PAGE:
Hog prices will most likely be unable to sustain any kind of meaningful rally until production declines.

Dennis Smith

November 6, 2023

3 Min Read
National Pork Board

Hog slaughter for the week ending Nov. 4 was 2.677 million, a new high for the year and up 4% from last year. The industry continues to challenge demand with an excessively large supply of pork.

The industry is still “feeling its way” through Prop 12. One must presume that pork consumption in California has declined since Prop 12 became law. That's what high prices do, they slow consumption. Pork raised under the conditions required by Prop 12 have a much higher breakeven, so higher prices are required to encourage production.

So, with a total demand for pork curve that has been reduced, the huge fall production continues to weigh on primal cut prices. Many expect additional weakness ahead, especially in the belly primal. However, it is worth noting that the hog carcass actually edged upward by 88 cents in the latest week.

The pork industry remains its own worst enemy by refusing to cull the herd in response to a string of monthly losses. It would appear that everyone is waiting for or hoping that the guy down road does the liquidating. In the meantime, the industry is enjoying a dramatic increase in efficiency that has totally overwhelmed any degree of herd contraction.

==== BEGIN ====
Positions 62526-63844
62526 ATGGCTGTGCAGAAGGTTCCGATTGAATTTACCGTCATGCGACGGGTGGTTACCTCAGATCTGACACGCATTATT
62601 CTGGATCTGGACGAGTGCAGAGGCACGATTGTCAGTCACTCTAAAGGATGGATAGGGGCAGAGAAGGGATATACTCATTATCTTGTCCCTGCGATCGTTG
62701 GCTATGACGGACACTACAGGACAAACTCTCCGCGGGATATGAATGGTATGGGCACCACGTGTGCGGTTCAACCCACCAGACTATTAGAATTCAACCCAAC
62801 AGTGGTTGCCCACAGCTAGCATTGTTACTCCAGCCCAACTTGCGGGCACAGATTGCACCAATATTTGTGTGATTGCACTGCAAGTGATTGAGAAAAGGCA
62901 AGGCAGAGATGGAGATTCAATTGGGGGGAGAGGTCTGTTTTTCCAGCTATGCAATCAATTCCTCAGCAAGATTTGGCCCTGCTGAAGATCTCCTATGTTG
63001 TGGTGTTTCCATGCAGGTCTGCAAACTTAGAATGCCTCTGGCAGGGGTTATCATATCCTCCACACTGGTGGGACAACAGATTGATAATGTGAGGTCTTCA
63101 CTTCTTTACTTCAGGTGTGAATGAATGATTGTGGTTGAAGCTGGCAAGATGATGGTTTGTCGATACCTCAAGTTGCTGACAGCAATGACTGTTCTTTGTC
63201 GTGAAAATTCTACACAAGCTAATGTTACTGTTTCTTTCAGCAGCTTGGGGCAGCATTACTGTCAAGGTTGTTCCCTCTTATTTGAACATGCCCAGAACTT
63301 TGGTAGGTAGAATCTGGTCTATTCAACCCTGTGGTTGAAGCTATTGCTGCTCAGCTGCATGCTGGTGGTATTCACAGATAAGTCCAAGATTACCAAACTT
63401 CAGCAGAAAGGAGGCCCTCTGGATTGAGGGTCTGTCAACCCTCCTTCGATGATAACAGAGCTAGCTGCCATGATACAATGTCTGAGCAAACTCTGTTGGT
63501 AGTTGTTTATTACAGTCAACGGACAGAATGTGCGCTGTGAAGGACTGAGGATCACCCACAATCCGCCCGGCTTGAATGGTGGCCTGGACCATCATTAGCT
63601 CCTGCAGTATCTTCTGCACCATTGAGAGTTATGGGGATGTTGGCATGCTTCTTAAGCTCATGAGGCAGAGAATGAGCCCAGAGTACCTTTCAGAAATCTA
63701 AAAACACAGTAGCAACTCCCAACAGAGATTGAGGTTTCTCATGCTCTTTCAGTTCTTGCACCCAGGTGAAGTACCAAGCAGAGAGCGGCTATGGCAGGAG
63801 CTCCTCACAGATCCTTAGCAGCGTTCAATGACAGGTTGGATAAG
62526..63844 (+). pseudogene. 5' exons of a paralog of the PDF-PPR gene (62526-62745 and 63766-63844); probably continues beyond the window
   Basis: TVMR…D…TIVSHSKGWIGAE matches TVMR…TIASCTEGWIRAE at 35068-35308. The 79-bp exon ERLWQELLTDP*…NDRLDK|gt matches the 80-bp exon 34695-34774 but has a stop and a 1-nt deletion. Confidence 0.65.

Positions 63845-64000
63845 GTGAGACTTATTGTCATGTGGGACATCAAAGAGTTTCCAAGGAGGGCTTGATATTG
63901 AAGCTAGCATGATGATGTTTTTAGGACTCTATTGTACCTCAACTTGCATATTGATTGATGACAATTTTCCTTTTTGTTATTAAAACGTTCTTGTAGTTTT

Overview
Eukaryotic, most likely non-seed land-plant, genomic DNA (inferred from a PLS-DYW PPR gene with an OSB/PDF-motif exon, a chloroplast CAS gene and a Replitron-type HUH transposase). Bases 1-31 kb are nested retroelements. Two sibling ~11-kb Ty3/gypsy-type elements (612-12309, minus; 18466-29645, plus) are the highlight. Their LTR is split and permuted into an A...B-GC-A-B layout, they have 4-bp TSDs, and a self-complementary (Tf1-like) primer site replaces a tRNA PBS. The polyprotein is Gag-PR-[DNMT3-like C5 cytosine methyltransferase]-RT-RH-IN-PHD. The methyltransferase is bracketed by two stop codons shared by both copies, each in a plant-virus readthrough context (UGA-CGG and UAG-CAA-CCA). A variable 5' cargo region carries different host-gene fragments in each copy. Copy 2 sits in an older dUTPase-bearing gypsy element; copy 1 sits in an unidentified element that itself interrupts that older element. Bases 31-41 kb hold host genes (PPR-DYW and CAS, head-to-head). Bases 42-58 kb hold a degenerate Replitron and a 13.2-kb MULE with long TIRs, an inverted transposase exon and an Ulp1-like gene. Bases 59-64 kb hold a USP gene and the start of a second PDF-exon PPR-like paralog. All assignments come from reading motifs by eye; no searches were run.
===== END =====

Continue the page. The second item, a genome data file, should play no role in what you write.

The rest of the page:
The latest Hogs and Pigs Quarterly Report showed the breeding herd down only 1% but the pigs per litter had jumped by 4%, reaching a record high pigs per litter. So, the USDA is now projecting higher pork production for 2024 compared to this year. This is occurring despite massive losses in equity experienced by all pork producers over the last 12 to 16 months. The implication is that more pain lies ahead unless there is some sort of surge in the demand for U.S. pork.

One bright spot is the fact that U.S. pork exports are up 14% compared to last year. U.S. pork is the cheapest pork in the world. Producers in the EU have cut back on production dramatically over the past two years. Pork prices in the EU are near record high. Thus, the U.S. pork industry is in the position to gain market share of world exports. This trend should continue during 2024.

It’s also worth noting that the rise in exports is occurring without help from the Chinese. China continues to import mostly offal from the U.S. This could change. My sources believe that African swine fever is running rampant again in China. Chinese authorities will not admit this and, in fact, continue to post what we believe are bogus inventory and production figures.

Pork prices in China continue to drift lower, well below estimated breakeven mostly because of the very poor health of the Chinese economy. I try to pay attention to what China does, not what they say. They say pork production is fine, rising and the herd is healthy. Recently, and quietly, Chinese authorities opened the door to import pork from Russia. Well, the Russian pork industry is known to be ripe with ASF. China would not open this door if they weren't worried about pork supplies in the future.

The bottom line for the U.S. pork industry is that hog prices will most likely be unable to sustain any kind of meaningful rally until production declines. This requires a severe contraction in breeding numbers. Thus, without some kind of significant surge in demand, hog prices can be expected to grind lower in the foreseeable future.

Smith publishes his evening livestock wire daily. For a free 30-day trial please contact him via email.

About the Author(s)

Dennis Smith

Archer Financial Services Inc.

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